Regulation of Chromosome Structure During Both of the Endocycle and Mitosis is Critical for Accurate Chromosome Segregation in Polypoid Mitosis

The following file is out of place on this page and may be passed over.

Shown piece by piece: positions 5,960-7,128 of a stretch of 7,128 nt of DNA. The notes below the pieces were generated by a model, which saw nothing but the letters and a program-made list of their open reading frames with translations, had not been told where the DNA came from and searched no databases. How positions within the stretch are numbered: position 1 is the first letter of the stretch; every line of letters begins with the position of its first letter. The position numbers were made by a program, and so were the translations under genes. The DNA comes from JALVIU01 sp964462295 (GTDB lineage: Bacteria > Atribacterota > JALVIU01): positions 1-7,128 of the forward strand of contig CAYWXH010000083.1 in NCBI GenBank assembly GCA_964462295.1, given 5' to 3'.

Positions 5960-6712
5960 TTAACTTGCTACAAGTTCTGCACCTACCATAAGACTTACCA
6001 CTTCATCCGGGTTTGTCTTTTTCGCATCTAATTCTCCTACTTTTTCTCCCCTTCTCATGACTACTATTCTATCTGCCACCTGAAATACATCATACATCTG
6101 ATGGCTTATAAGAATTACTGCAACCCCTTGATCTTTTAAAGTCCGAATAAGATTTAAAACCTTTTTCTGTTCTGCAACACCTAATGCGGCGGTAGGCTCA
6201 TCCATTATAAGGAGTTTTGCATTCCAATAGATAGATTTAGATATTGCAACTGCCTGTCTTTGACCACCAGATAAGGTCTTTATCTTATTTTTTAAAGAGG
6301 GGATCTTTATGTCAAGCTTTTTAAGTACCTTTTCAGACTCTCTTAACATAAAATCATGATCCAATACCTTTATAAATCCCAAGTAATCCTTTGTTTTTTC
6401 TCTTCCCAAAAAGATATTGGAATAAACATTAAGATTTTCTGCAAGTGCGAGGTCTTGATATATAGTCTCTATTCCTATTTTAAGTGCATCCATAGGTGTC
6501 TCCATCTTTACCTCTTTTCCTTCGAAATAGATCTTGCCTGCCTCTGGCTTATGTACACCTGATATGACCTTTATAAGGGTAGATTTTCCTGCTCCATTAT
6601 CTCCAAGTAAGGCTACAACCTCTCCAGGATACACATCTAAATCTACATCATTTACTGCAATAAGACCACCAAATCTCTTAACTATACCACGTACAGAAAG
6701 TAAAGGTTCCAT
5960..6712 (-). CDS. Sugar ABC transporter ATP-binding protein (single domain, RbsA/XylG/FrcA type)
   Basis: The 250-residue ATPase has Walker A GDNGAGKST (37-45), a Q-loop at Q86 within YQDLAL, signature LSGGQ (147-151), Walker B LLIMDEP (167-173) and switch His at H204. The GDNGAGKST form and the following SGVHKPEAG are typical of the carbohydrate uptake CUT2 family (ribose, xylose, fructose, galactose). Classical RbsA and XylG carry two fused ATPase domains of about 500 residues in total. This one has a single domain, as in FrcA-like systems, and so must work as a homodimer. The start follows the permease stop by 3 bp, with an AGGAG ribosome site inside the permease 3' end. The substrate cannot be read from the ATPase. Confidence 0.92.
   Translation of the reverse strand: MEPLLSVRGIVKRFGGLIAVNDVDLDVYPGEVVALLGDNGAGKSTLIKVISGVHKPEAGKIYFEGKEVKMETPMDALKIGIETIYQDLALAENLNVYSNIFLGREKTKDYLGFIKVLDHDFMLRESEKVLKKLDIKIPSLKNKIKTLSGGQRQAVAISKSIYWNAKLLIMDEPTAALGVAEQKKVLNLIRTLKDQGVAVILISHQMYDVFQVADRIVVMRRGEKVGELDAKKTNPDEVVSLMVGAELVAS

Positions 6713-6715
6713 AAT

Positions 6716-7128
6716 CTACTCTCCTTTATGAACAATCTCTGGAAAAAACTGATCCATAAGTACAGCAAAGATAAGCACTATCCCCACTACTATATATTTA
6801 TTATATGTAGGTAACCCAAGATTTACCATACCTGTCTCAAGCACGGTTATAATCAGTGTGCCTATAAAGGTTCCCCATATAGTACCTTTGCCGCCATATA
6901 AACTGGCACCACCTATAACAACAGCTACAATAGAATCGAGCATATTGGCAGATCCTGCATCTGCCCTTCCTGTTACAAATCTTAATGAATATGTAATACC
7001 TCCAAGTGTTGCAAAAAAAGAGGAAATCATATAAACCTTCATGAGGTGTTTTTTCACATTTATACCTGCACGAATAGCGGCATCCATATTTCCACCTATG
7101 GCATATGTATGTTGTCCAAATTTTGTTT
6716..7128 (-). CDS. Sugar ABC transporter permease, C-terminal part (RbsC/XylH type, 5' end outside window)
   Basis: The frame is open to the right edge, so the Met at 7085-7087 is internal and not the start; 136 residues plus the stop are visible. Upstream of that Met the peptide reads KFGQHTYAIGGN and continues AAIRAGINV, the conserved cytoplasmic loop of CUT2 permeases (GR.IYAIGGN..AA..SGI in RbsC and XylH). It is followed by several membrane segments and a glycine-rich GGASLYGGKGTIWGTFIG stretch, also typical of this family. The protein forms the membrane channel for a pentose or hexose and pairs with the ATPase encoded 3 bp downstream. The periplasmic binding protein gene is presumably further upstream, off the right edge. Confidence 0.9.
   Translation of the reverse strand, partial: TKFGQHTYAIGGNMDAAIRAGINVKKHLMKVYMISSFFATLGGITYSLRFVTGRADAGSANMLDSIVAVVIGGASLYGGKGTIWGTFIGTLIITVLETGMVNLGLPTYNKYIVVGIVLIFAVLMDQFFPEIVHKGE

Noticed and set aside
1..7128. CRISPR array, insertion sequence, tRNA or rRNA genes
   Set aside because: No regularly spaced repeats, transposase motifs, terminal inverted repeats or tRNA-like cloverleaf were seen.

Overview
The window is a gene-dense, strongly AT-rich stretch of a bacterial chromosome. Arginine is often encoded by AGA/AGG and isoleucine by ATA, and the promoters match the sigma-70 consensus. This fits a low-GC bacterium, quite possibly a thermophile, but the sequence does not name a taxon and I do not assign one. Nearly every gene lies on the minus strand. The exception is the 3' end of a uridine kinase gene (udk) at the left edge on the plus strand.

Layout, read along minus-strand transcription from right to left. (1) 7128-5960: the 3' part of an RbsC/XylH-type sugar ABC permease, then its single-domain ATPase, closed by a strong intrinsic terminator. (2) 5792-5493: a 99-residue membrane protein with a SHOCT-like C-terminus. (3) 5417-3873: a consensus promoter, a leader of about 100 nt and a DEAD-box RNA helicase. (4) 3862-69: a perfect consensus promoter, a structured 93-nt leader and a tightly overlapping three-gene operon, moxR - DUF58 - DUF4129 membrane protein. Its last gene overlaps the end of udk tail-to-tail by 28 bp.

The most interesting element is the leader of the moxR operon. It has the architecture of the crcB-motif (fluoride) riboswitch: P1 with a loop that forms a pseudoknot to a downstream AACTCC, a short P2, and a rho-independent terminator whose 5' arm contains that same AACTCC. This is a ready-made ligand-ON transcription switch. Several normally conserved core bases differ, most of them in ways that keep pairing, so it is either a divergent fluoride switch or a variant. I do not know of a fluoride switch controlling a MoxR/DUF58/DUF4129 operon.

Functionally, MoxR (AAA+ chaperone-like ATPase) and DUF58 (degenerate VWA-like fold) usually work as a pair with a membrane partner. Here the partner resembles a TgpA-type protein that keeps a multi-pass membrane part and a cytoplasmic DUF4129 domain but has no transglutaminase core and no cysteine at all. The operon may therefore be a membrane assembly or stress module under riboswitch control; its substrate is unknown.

Polyploid cells are generated through a cell cycle variant termed the endocycle. Endocycling cells undergo multiple rounds of genome duplication without an intervening mitosis. Endocycling is known to lead to alterations in chromosomes structure that make mitosis “ill advised”, in the words of one review. However, many polyploid cells retain mitotic capacity, both when polyploidy is induced pathologically, and in some developmental contexts. Using two mitotic polyploid cell types in Drosophila melanogaster, I investigated how chromosomes structure is regulated in pathological and developmental endocycles. By combining genetics, live imaging and chromosome cytology I have discovered two phases of chromosome regulation that, together, ensure accurate mitosis in polyploid cells. The first of these occurs during the endocycle when removal of sister chromatid cohesin by pds5, without mitosis, allows for the formation of paired chromatids. We named this process “cohesin disestablishment”. Secondly, during cell division, mad2 controls the length of mitosis which allows time for sister chromatids to separate into pairs. We named this process “Separation Into Recent Sisters” (SIRS). Together, cohesin disestablishment and SIRS, allow the accurate segregation of chromosomes in polyploid mitotic cells.
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